The new law, “the Repeat Drunk Driving Offenders Act,” lays it down. The revised canon also increases the severity of the penalties for impaired drivers convicted of causing death or a life-threatening injury on their second and/or subsequent offense. Under the law, “when a death results, vehicular homicide charges might result.” Under Maryland statute (Maryland Code, Criminal Law § 2-209), the offense is also classified under the rubric of “homicide by motor vehicle or vessel (including watercraft) while impaired by drugs,” according to the Maryland Department of Legislative Services, even though the defendant did not cause the death intentionally or knowingly while driving under the influence of drugs or alcohol.

 

“Come next Tuesday, the law throws the book at drunk and drugged drivers and boaters,” said John B. Townsend II, AAA Mid-Atlantic’s Manager of Public & Government Affairs. “In essence, the revised code imposes the maximum terms of imprisonment for the crimes of manslaughter by vehicle or vessel; and for homicide by vehicle or vessel while under the influence of alcohol, or under the influence of alcohol per se. In Maryland, ‘defendants who have a blood alcohol level of 0.08 or higher are presumed to be driving under the influence.’ Even a first-time offense will have stricter consequences in terms of fines and legal fees.”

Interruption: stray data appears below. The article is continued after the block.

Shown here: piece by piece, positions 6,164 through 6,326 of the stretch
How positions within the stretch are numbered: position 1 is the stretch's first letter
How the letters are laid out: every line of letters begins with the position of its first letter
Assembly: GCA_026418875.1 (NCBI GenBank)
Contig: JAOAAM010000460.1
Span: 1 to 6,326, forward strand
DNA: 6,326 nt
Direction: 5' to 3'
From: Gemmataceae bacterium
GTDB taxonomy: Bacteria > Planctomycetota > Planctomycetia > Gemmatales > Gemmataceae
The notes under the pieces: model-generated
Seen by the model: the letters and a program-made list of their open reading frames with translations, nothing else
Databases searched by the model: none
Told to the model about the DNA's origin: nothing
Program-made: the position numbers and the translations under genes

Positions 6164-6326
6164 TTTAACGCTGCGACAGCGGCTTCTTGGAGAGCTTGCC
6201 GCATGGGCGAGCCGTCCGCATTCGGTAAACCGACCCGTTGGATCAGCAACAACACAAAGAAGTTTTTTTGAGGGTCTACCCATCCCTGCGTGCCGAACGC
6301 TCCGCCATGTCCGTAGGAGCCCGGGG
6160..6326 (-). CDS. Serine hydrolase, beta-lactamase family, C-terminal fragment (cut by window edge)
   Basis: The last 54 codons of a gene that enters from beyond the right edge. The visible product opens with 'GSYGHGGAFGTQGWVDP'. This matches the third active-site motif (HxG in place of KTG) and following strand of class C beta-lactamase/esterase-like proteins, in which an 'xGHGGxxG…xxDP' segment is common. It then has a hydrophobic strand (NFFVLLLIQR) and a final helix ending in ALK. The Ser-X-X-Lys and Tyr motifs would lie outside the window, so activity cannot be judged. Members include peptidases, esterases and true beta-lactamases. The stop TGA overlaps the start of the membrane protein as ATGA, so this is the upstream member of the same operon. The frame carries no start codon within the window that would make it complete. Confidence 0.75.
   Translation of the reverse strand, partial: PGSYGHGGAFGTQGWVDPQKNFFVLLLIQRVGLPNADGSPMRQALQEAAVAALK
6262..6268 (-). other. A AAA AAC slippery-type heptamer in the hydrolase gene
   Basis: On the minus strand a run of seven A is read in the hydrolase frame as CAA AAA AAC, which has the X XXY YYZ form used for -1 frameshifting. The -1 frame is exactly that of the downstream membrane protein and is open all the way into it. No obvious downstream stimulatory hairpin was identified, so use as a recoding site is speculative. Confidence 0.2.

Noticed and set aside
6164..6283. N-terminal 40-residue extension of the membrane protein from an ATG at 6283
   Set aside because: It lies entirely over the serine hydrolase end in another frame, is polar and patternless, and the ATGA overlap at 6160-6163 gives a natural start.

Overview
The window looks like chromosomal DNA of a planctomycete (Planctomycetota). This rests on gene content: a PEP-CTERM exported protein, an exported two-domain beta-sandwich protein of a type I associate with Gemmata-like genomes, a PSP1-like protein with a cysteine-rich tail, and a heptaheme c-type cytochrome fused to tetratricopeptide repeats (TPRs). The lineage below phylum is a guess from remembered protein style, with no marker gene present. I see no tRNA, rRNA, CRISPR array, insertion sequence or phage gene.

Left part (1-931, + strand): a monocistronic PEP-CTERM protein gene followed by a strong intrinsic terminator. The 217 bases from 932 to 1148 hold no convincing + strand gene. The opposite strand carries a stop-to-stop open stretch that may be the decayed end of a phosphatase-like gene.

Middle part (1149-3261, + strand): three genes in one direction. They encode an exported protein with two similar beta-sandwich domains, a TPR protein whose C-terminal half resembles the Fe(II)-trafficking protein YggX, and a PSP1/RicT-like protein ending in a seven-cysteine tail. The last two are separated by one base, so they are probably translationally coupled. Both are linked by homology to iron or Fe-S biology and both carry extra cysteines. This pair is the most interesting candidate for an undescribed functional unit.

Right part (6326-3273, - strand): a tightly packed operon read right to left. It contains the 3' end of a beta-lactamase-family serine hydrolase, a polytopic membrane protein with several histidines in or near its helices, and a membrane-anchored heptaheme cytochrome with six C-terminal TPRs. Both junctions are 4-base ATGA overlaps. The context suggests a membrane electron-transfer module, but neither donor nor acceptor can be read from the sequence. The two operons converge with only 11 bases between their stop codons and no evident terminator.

“If applied without fear, favor, fail, or pride of place, ‘the Repeat Drunk Driving Offenders Law’ also hands down stricter charges for homicide by vehicle or vessel while impaired by alcohol. The precept also mandates stronger punishment upon the conviction on the charge of homicide by vehicle or vessel (watercraft) while impaired by drugs. What’s more, the revised canon imposes a set of hard-hitting penalties for motorists found guilty by a judge or a jury of their peers of homicide by vehicle or vessel while impaired by a controlled dangerous substance (CDS),” Townsend added. “Offenders may spend days in jail.”